The reason I didn’t attend the HEART meeting was because I don’t agree with all of their views and I don’t feel a pressure group trying to speak for everyone by suggesting the people that didn’t come are terrified employees of the council or those in council houses, is the best way forward. I understand that some people are scared to speak to the council about problems, eg those who live in council housing. Perhaps if there wasn’t so much scaremongering and more people actually talking to people in the council and going through proper channels to make a complaint, for example, then perhaps people would realize that they are perfectly free to make a comment without being scared to do so. Certain members of the community – and sometimes even council staff – seem to dehumanize the Chief Exec and Chief Officers, and by doing so create this fear for everyone else. Instead of listening to these people, why not go to the council offices and see for yourself what these people are like, and perhaps you would feel more at ease to raise issues with them.

  5. Todd Stevens July 20, 2012 at 5:46 pm

    I think Tim meant to say “terrible things over the years” but we could debate it all bit by bit forever. The simple fact is that this community cannot move forward with things as they stand. Change is wanted, needed, and has been called for. Council affairs that lead on to effect the state of mind of many has been so poorly handled that many people are now afraid to speak out against it. Our Chairman needs to put this right immediately. A good start would be for him to ask for a resignation at the top or write out the P45. Only then can we feel free enough to move on with confidence under a new regime-with new ideas and a blank page before us.

  6. Tamar July 20, 2012 at 3:58 pm

    I work for the council. I do work hard and my job is necessary. I didn’t attend because I didn’t have a babysitter, but I do feel strongly about the issues raised. I wouldn’t say that I’m afraid to raise them, I have written to Andrew George on several occasions. But I don’t thing that anyone would like to antagonise their employer too much!

  7. Simon July 20, 2012 at 3:50 pm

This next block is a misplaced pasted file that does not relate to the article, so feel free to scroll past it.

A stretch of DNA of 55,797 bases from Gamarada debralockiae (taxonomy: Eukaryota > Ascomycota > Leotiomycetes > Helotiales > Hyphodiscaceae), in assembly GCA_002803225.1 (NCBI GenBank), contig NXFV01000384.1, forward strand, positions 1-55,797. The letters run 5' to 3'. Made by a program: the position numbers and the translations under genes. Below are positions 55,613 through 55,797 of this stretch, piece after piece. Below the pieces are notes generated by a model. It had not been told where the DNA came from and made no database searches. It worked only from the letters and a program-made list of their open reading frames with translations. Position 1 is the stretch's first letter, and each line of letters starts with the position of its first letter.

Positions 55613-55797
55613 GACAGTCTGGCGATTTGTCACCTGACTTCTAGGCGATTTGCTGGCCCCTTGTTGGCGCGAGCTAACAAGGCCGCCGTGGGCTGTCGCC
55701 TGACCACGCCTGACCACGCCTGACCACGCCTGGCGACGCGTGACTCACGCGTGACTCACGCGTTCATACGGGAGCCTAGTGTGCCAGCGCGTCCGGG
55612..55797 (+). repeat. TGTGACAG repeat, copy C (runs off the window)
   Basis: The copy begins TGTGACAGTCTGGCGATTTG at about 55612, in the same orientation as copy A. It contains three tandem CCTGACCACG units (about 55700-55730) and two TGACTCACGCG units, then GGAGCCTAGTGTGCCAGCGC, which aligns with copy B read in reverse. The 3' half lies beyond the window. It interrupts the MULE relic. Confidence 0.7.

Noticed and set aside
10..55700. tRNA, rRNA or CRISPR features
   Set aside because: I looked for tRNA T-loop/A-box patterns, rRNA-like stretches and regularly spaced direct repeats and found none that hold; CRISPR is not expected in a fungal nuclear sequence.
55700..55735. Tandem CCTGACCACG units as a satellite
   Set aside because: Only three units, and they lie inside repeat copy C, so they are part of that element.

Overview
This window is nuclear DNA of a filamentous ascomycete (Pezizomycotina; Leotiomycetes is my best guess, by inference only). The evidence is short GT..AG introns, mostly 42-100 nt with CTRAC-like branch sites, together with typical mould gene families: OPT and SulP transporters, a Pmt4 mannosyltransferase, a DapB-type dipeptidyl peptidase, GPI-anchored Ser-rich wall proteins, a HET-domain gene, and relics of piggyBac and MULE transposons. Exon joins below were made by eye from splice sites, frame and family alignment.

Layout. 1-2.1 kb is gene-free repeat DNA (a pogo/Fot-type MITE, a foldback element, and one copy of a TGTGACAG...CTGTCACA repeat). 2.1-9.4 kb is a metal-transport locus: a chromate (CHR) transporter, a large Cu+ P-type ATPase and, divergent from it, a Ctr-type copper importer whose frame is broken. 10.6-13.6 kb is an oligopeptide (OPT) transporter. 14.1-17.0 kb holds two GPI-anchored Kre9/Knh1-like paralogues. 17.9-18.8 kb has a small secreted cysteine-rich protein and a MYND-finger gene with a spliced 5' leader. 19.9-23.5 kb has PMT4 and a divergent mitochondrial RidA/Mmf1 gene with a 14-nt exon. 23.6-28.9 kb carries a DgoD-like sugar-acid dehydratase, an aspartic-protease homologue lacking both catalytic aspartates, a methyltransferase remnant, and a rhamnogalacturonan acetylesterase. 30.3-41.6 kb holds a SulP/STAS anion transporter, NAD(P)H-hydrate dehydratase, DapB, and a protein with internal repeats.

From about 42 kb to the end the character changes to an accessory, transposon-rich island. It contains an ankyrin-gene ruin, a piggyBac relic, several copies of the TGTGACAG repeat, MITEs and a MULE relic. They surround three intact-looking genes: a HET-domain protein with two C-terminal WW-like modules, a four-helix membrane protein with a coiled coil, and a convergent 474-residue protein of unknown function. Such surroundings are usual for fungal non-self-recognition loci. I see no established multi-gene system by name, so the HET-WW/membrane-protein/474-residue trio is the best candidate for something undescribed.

“Terrible things have happened”? A little disproportionate. The head teacher has resigned from the school after coming under investigation. Not everyday stuff I agree, but hardly terrible. Unless of course Tim is referring to the chief officers pay? disappointing maybe, immoral and untimely maybe but not “Terrible”. Maybe he’s referring to Porthcressas regeneration, what will hopefully be an asset to the islands for many years to come. A great shame for this summer but the benefits will be there for the future. I can’t help but feel that the use of immotive language makes it sound like we’ve had a potato famine or major loss of life rather than a difficult situation in the school which has been complicated by people insisting they be told about things which are a confedential.

  8. Stuart July 20, 2012 at 2:09 pm

    @Frank,
    Don’t forget all those people who work for the council, or have contracts with the council or who live in council housing who feel that they could not attend for fear of reprisal, which was one of the meetings main topics.

  9. Kayte July 20, 2012 at 1:46 pm

    @ Frank
    Please take into consideration that July and August are the busiest summer holiday months here on the islands and many people simply aren’t ABLE to attend a meeting like this. It doesn’t mean that they are indifferent and they may indeed be part of the majority view but they are simply not counted as such because they didn’t attend this meeting.
    Furthermore, I don’t believe your cynical comment adds anything constructive to this discussion.

  10. Frank Gray July 20, 2012 at 1:01 pm

    98 out of 2000 odd, that’s such a “majority” view isn’t it? As usual the loudest shouters with personal agendas are the ones that seem to make the “News”.

  11. Stuart July 20, 2012 at 12:27 pm

    Mr Moore also asked if we could have an itemised bill detailing the chief executives spend with Cornwall council’s legal team, itemising each individual action, the reason and the cost so we the tax payer can see if this money has been spent in the best interests of the “taxpayer”